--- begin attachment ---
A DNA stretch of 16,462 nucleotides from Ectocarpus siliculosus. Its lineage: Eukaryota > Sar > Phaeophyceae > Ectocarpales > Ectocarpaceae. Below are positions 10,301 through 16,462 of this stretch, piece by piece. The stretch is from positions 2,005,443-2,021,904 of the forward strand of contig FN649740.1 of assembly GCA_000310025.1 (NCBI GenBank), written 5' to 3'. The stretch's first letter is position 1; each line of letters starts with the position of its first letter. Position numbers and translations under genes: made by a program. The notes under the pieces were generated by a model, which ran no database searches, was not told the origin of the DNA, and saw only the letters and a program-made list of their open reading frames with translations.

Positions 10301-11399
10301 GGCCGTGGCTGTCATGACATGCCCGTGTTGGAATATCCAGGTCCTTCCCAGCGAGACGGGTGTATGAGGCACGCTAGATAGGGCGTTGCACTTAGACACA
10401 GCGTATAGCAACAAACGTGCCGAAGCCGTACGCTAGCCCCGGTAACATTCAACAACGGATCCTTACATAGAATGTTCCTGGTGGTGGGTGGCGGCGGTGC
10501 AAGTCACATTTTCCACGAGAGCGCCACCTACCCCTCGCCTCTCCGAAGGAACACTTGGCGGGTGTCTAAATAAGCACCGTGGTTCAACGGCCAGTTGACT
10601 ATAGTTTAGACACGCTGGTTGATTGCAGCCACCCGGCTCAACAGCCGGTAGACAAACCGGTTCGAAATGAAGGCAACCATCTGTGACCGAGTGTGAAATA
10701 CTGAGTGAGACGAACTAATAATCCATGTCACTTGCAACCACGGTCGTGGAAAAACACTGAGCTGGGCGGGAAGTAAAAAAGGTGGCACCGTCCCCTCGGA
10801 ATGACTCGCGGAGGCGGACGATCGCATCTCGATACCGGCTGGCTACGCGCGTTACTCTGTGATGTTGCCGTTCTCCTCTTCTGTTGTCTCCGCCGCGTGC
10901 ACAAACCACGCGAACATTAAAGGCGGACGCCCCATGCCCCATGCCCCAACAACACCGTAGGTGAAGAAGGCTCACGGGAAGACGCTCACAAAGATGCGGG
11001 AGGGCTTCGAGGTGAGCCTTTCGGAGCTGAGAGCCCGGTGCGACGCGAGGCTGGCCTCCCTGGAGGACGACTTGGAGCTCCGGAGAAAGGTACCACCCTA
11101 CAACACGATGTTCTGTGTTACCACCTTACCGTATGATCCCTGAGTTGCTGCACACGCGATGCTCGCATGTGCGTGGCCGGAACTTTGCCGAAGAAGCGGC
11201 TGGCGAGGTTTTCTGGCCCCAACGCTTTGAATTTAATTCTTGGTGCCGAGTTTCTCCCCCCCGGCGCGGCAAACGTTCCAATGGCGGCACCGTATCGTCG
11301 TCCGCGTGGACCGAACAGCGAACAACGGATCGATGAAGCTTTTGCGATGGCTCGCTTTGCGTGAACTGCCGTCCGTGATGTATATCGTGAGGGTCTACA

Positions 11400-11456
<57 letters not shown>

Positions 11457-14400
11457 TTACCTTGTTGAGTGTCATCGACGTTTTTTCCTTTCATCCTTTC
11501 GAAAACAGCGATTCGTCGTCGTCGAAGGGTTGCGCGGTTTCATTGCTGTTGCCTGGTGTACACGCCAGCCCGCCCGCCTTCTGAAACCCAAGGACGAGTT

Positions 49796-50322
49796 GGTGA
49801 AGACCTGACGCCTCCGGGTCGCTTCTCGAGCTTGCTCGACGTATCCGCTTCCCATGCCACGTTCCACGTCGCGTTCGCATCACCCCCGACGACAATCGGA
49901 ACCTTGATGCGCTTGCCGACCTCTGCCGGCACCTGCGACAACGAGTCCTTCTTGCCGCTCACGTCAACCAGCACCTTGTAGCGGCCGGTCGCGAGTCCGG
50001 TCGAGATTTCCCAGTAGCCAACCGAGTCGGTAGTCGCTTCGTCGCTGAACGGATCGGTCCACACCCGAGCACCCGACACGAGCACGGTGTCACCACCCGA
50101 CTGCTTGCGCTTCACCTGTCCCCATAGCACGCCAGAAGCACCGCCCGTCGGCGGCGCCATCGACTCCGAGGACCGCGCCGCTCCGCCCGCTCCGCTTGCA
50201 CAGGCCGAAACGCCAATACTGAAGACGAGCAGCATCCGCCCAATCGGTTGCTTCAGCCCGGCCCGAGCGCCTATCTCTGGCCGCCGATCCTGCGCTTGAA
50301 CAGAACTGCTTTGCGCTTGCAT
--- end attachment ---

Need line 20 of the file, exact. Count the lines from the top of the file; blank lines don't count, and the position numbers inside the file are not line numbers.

49796 GGTGA